We have explored the connections between you and your neighborhood. We have also discussed how our civic engagement is tied to the wider question of the wants, needs and services we require as a collective. In Lesson 4 we’ll discuss building support but first it’s important to understand organizations and entities that partner with the City of Detroit to support our city. We can engage and work with them as well to do work in our neighborhoods.
Connecting the Dots
Better understanding of all the components that come together to serve Detroit will make for better civic engagement. When looking at Detroit city government as a whole, it is important to note public-private bodies that work to aid private industry for economic development in the city of Detroit, provide extra resources to a specific government function, such as lighting or transit, and/or support other services to Detroiters that the City of Detroit agrees are priorities for the city.
To better grasp these governmental functions, it might help to break these down into two unique divisions: general purpose and special purpose (or district) governments.
General Purpose governments can be a city, township, village, or county. They govern over a multitude of services and functions for residents and are authorized by the state.
Special Purpose or District Governments are narrowly defined in scope and operation. The Census bureau defines special districts governments this way: “Authorized by state law to provide one or a limited number of designated functions and with sufficient administrative and fiscal autonomy to qualify as separate governments. Examples include water districts, cemetery districts, fire districts, and mosquito abatement districts.” The bottom line: special purpose or district governments, which we’ll discuss most frequently as “authorities,” in Detroit service specific functions and have funding separate from the City of Detroit.
What’s in a name?
In this case not a whole lot. The Detroit Transportation Corporation is called a “public corporation” in Detroit’s ordinance while the Detroit Housing Commission is called a “public body corporate” in their ordinance. Many of these special purpose governments are called “public authorities.”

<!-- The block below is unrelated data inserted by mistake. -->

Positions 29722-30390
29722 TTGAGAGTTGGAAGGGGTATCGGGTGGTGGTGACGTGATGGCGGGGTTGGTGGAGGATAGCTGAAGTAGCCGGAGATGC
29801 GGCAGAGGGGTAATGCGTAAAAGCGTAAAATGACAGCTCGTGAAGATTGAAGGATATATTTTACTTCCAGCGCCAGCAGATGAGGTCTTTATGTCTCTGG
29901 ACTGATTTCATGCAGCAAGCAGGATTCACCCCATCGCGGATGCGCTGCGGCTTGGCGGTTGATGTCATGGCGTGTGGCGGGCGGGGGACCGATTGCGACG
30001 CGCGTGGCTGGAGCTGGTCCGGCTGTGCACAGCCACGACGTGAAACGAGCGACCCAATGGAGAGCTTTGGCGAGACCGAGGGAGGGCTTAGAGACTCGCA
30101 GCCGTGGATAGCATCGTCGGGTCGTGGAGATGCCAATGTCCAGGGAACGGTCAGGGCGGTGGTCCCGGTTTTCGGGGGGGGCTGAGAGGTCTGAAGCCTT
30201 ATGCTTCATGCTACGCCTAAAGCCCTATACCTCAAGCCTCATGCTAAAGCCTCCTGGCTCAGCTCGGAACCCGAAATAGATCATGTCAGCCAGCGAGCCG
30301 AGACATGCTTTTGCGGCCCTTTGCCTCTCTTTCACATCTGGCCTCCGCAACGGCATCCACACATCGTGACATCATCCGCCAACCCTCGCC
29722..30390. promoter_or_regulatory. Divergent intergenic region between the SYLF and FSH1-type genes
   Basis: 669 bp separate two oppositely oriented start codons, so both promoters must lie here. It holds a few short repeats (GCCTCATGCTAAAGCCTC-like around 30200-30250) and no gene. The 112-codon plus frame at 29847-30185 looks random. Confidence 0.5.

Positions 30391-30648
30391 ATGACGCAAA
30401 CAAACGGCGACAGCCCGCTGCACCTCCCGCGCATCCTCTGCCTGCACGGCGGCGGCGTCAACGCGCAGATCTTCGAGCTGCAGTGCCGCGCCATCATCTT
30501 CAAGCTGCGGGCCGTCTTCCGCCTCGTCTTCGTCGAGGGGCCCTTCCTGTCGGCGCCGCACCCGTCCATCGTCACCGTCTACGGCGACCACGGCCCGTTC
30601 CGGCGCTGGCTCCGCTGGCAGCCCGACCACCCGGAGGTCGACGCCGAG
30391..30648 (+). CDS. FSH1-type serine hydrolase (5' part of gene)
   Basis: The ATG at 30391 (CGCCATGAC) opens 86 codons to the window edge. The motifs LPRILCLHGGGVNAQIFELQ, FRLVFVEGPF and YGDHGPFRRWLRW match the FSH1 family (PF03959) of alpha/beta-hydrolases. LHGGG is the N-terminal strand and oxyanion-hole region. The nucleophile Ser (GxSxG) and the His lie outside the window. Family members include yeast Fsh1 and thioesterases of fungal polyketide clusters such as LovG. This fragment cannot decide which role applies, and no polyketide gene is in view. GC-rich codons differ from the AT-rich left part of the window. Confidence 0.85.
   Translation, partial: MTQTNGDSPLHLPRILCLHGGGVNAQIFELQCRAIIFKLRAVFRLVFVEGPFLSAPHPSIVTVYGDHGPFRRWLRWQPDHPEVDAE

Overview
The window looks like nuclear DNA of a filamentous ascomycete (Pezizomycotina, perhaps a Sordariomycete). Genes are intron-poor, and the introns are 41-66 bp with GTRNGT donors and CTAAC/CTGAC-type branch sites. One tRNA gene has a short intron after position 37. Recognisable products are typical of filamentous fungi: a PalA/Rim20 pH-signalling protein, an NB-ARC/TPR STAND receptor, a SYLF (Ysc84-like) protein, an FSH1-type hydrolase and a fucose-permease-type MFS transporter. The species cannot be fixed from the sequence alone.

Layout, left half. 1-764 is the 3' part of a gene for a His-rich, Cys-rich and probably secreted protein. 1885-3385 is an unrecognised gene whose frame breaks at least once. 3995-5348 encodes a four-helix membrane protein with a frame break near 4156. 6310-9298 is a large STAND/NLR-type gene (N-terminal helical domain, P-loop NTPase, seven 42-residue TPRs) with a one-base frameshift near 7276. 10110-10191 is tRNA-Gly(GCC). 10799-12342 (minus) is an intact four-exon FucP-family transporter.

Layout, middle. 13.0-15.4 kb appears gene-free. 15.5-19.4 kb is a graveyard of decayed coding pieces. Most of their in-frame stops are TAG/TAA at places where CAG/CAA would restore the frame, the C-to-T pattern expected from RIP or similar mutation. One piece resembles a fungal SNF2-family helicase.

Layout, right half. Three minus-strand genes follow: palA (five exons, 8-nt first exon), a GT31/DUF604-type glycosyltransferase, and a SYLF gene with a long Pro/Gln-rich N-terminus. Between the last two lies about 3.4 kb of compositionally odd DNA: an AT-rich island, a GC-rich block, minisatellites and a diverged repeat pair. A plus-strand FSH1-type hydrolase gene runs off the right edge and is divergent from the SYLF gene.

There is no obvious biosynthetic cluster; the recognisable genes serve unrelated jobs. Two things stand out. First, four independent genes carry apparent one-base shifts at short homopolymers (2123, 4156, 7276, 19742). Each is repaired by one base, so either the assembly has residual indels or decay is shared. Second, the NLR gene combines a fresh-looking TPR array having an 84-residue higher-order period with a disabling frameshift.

A Closer Look at Special Purpose Governments
According to the 2017 Census of Governments, there are 436 special purpose governments in Michigan. Special purpose governments can focus only on Detroit or include the City of Detroit in a regional cooperation.
These organizations have different names, and slightly different powers depending on the State Law that authorizes them, but all fall under the category of Special Purpose governments.
Here are some examples:
|Detroit Land Bank Authority||Manages City of Detroit’s run down and foreclosed properties, homes, and lots. Actively sells properties to developers and residents. It had roughly 95,000 properties in 2018, making it the largest in the country.|
|Great Lakes Water Authority||Operates a regional drinking water and waste water system for 126 municipalities and 8 counties in Southeastern Michigan excluding Detroit.Learn more in this lesson’s Department Highlight.|
|Detroit Building Authority||Manages the facilities and real estate transactions of Detroit City Government.|
|Detroit Public Lighting Authority||Provides street lighting for the city.|
|Downtown Development Authority||Supports and promotes investment and businesses in a defined downtown Detroit district through loans, grants, capital improvements and sponsorships. Collects a 1 mill property tax from district property owners.|
|Detroit Transportation Corporation||Operates the downtown Detroit People Mover monorail|
Transit In Detroit
Transit in Detroit is operated by three different types of organizations.
- Detroit Department of Transportation (DDOT)
- City department that operates the Detroit bus system
- Detroit Transportation Corporation
- Special Purpose Government that operates the Detroit People Mover
- Private, non-profit that operates the Woodward streetcar
Special Purpose governments are governed by appointed boards and subjected to both the Open Meetings Act and Freedom of Information Act. Most appointees are provided by the Mayor and approved by Council.
Powers of special purpose governments normally include:
- To issue tax exempt bonds or notes
- To provide tax abatements (relief) to developers, businesses, and others
- To sue and be sued
- To provide grants
Special Purpose government bodies serving Detroit often have reporting requirements to Detroit City Government. For instance, the Downtown Development Authority must “secure the approval of development plans from the Planning and Development Department and the City Council” before they can implement any plans. And the Detroit Housing Commission must make monthly reports to Detroit City Council.